While taking a hot and refreshing shower, the worst you can experience is if all of the sudden hot water starts running cold leaving you all frozen in the shower.
This incident would make you demand the answers to the query, “why suddenly the hot water is running cold?” So, let’s explore the answers ahead.
7 Reasons For Hot Water Running Cold:
Burned-out or defective heating element, a build-up of sediment, broken dip tube, malfunctioning thermostat, small-sized hot water tank, old water heating system, and overusing hot water are the top 7 reasons among multiple reasons that cause a sudden running of cold water instead of hot water.
As you can see, several reasons directly are responsible for hot water running cold, so let’s have a look at the explanations listed below to get a detailed insight into the reasons.
Burned-Out Or Defective Heating Element:
A burned-out or defective heating element loses its efficacy in heating the water in the water tank. As a result, the water temperature in the taps goes down quickly and cold water starts to run out of the tap, or the water stops heating at all.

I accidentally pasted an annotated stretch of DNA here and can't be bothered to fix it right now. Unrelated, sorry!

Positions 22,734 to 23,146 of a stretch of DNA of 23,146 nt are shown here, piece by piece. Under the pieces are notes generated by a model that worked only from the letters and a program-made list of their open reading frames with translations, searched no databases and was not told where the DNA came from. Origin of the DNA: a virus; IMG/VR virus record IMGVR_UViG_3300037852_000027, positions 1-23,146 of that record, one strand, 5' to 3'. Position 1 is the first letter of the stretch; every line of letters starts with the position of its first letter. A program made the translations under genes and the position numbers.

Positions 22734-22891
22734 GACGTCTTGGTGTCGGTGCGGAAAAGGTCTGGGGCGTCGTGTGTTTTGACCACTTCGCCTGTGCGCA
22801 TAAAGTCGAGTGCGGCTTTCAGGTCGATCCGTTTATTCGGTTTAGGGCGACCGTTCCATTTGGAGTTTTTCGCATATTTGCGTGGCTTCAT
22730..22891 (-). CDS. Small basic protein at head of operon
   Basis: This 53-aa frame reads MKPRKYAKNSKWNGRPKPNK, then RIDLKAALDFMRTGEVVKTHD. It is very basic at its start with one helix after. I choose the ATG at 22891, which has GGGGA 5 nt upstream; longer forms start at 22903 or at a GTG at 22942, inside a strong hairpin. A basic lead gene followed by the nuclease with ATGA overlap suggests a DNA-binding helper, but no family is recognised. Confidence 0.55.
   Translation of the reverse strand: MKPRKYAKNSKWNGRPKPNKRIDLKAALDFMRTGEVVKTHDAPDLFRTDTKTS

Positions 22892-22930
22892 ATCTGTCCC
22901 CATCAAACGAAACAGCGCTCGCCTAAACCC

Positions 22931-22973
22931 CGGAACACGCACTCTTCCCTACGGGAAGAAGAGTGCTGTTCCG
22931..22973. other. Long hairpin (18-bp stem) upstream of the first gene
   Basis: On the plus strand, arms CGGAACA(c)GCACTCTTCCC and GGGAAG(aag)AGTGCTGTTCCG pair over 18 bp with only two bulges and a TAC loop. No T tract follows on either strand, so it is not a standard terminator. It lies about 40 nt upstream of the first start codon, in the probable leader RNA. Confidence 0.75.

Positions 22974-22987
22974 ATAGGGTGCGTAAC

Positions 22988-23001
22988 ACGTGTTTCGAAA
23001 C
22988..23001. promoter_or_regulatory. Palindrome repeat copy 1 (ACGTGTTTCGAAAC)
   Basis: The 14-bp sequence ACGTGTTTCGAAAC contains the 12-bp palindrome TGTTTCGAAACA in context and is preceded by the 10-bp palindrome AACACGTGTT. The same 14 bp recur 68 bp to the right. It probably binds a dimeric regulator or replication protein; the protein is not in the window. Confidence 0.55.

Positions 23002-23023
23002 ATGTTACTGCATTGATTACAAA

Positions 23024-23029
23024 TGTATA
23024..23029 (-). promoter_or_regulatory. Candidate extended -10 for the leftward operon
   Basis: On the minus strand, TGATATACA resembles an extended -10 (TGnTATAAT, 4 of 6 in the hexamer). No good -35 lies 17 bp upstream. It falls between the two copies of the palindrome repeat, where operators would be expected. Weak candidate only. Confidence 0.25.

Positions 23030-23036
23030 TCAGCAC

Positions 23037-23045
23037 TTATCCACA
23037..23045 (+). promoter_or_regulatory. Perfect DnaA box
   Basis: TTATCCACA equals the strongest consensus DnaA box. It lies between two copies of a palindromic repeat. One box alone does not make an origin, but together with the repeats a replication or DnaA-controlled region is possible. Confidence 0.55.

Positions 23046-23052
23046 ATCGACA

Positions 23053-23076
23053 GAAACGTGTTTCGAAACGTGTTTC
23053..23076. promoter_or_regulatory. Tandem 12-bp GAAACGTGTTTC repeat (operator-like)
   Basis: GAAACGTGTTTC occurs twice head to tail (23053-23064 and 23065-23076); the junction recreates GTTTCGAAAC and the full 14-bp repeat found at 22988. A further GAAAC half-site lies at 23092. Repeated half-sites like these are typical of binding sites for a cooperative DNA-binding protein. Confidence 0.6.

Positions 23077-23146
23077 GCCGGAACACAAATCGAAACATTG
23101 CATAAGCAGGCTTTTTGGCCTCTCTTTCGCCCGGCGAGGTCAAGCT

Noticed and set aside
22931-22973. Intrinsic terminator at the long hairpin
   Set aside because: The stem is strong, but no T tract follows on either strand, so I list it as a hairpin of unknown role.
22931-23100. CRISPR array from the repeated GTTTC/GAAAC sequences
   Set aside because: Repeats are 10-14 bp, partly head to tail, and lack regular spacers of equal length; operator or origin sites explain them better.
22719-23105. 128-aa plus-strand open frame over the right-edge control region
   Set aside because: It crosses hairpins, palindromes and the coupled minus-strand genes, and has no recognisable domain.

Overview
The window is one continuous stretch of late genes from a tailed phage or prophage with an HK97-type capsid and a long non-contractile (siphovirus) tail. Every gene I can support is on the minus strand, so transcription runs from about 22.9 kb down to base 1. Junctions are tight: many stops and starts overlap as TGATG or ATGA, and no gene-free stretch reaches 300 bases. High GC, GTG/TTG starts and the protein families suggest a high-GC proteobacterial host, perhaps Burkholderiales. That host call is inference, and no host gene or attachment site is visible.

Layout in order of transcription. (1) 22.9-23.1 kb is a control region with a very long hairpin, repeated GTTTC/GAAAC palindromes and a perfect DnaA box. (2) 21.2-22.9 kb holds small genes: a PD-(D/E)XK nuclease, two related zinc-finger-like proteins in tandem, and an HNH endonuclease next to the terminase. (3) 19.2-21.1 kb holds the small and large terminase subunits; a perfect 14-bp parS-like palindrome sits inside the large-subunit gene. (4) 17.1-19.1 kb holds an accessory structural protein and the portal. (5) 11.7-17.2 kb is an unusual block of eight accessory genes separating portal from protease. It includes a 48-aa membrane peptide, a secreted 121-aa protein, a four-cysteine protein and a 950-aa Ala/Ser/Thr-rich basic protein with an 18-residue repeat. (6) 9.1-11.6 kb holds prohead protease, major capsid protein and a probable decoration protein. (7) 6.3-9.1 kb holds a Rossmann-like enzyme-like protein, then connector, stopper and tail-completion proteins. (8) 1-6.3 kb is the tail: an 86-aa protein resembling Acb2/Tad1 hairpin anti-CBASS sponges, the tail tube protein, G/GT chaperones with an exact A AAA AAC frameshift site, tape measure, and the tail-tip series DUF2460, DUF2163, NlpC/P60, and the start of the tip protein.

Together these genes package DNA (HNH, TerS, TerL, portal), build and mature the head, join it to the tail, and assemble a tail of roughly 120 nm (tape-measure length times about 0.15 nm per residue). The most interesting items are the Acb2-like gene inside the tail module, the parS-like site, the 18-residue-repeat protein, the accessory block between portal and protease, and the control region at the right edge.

Wear and tear as well as an accumulation of hard water sediment in the water tank are the most potential reasons that cause a burned-out or damaged heating element.
A Build-Up Of Sediment:
Water carries solid materials while flowing through the pipeline into several places in your house. Particularly, if you receive hard water, it carries calcium, iron, and magnesium in a large amount.
Gradually, these minerals accumulate and settle at the base of the tank while occupying space and leaving less room for hot water in the tank. Also, the water heater can lose its efficiency in heating water. As a result, cold water starts to run instead of hot water.
Broken Dip Tube:
The dip tube is basically a plastic pipe that primarily functions to supply the coming chilled water to the bottommost of the water tank where the heating element is situated.
As the water heats, warm water reaches the tank’s top where it goes out of the tank through a hot water outlet. So when the dip tube gets broken, cold water begins to mix with the heated water and runs through a pipeline from the water outlet.